I spoke with the organizers for the Cake International last year and expressed surprise that they did not offer true hands on classes and more demonstrations. At ICES, there will be 35 hands on classes and hundreds of demonstrations. At Cake Int., there were 42 demonstrations, of which 10 were duplicates. ICES has about 1000 -2000 attendees, while the Cake Int. has about 10,000 – 15,000 per day!! With those numbers, so much more could be possible! ICES has activities in the evenings, be it classes, demos, banquets or opportunities to socialize. They arrange for host hotels to house the attendees. At Cake Int., everyone starts leaving at about 4 each day. No hotel in the area is large enough to house the entire crowd, so people go their different ways.

What would my British friends like to see? Is this how you WANT it to be? My friends and I have considered trying to offer classes tied to Cake International, but would not want to offend long standing traditions. What are your thoughts?


7 thoughts on “The Library. Quiet Please

  1. Hi I agree with all that you have said Ruth having attended ICES in Reno last summer ,it was markedly different from what I have experienced in the UK. It’s important to remember tho that ICES is organised by the organisation itself and for the benefit of members whereby Cake International is very much a commercial enterprise developed largely foe sales I would think. I would hate you to think we had no sense of fun here in the UK and may be your experiences would have been different at events organised by the British Sugarcraft Guild. I do a lot of teaching and demonstrating and attend lots of demonstrations and there is always lots of laughter and genuine sharing around where sugar crafters meet .having been lucky enough to meet up with cake people beyond the ICES convention in the USA I also found them to be full of fun and keen to share as I think you would find lots of people here are too.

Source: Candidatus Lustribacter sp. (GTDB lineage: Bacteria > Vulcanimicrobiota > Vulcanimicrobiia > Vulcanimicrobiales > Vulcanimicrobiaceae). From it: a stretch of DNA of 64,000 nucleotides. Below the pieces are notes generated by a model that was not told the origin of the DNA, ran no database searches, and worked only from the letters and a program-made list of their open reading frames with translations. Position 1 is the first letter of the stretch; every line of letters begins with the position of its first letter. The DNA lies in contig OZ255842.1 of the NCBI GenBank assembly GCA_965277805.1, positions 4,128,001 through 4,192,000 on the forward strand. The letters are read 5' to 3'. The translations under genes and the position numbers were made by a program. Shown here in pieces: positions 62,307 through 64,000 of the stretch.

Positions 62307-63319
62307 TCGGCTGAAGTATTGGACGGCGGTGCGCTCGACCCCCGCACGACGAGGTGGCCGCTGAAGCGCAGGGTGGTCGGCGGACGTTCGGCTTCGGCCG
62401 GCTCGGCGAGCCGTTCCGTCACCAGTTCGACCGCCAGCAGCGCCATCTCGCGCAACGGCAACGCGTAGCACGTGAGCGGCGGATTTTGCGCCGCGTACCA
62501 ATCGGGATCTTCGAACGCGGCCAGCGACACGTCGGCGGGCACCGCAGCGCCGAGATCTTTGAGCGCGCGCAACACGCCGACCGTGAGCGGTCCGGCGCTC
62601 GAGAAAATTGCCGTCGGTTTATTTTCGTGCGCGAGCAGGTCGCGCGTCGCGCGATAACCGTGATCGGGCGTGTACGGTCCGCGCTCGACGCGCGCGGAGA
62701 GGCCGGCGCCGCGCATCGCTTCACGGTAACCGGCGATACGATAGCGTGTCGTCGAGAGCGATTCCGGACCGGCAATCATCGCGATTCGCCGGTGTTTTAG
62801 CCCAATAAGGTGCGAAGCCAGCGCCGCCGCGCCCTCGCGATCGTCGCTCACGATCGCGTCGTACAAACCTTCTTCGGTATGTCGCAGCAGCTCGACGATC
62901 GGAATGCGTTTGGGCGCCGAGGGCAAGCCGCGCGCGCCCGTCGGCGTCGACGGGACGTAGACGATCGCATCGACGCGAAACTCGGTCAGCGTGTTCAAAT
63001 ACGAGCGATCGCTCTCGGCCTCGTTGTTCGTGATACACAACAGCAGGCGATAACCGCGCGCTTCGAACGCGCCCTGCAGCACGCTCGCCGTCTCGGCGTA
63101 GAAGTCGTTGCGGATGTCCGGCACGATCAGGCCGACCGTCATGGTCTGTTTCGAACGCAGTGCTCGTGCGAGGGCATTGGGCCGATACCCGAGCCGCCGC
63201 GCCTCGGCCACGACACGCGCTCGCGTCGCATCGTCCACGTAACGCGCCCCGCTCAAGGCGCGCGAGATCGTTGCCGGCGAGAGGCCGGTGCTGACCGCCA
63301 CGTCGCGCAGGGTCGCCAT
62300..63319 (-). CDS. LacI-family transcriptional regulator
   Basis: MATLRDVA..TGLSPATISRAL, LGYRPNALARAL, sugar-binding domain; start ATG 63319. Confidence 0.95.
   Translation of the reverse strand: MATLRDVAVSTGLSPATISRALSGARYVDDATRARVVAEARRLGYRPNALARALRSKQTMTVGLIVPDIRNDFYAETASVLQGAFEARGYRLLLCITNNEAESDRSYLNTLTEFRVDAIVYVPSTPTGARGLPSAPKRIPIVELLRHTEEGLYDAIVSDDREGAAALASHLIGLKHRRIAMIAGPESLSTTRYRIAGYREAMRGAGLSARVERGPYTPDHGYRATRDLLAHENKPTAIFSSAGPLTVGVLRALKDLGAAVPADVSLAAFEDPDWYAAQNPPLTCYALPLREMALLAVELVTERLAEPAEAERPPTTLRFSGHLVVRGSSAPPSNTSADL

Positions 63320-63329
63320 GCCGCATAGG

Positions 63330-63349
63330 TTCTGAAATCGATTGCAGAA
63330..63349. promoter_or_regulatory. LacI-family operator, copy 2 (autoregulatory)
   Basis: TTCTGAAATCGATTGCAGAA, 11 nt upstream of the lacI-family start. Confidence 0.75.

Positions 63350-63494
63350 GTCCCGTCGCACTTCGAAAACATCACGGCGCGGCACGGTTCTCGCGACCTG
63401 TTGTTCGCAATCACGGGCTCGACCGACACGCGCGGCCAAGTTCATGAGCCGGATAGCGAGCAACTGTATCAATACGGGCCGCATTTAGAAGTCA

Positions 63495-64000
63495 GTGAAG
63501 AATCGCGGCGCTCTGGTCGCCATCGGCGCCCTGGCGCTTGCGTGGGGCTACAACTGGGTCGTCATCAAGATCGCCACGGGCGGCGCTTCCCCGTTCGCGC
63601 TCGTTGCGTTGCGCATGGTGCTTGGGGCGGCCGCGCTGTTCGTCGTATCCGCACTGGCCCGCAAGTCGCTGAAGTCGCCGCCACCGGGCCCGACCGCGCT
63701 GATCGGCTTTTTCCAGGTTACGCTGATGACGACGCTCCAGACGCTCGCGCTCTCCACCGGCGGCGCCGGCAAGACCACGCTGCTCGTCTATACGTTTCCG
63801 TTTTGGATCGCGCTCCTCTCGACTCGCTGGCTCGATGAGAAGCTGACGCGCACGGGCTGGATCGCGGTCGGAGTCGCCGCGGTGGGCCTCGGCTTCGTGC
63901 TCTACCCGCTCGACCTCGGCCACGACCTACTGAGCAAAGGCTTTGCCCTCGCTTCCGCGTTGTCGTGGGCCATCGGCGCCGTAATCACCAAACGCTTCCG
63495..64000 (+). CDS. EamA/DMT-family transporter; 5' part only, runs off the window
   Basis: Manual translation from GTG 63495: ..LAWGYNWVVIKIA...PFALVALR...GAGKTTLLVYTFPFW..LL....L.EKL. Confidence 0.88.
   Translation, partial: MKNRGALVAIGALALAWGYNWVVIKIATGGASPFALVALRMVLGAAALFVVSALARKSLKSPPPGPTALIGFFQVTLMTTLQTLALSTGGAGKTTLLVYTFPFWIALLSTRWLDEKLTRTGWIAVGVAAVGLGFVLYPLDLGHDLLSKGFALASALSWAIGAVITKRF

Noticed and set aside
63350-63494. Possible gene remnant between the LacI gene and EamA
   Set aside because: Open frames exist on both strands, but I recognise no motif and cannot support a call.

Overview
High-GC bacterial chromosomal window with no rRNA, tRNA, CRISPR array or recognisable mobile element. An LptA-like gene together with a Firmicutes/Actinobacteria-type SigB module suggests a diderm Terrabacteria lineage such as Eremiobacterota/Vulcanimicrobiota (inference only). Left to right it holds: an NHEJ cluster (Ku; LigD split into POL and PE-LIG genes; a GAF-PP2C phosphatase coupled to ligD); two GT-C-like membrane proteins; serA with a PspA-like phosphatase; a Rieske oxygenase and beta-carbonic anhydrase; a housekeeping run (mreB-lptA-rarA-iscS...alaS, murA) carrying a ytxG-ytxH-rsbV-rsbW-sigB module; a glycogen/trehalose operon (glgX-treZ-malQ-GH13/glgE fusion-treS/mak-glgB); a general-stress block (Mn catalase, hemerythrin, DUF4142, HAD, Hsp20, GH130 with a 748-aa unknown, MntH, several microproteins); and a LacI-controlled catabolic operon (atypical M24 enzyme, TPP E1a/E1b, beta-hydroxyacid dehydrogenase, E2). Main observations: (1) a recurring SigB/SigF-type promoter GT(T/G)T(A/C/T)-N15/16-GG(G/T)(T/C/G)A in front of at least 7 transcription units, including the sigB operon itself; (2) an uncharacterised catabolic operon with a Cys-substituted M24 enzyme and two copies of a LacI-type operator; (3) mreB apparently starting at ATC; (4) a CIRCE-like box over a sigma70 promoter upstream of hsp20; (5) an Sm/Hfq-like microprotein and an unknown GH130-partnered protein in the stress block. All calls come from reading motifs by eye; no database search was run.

2. I have always been told that the English are a little stuffy(my ancestors) in their traditions.Truly, the relaxed atmosphere helps to ease the tension of the learning process. I am so glad that the Americans are more laid back and less rigid in their traditions.

  3. Thank you for sharing your experience since many will never get to go. I’m wondering if theres a way to show a video of a demo or a mini demo to show how we differ and see how the students would react. Never the less, that’s wh ICES is more like a family reunion that just classes.

  4. Having lived in England I can understand Ruth’s point of view.when the Brits come over to ICES they meet and greet as many people as they can. They just come up and talk away. Well it is not like that over in the UK. First you must have a proper introduction !!!. Even if you are standing looking at the person it is not proper form to talk to them.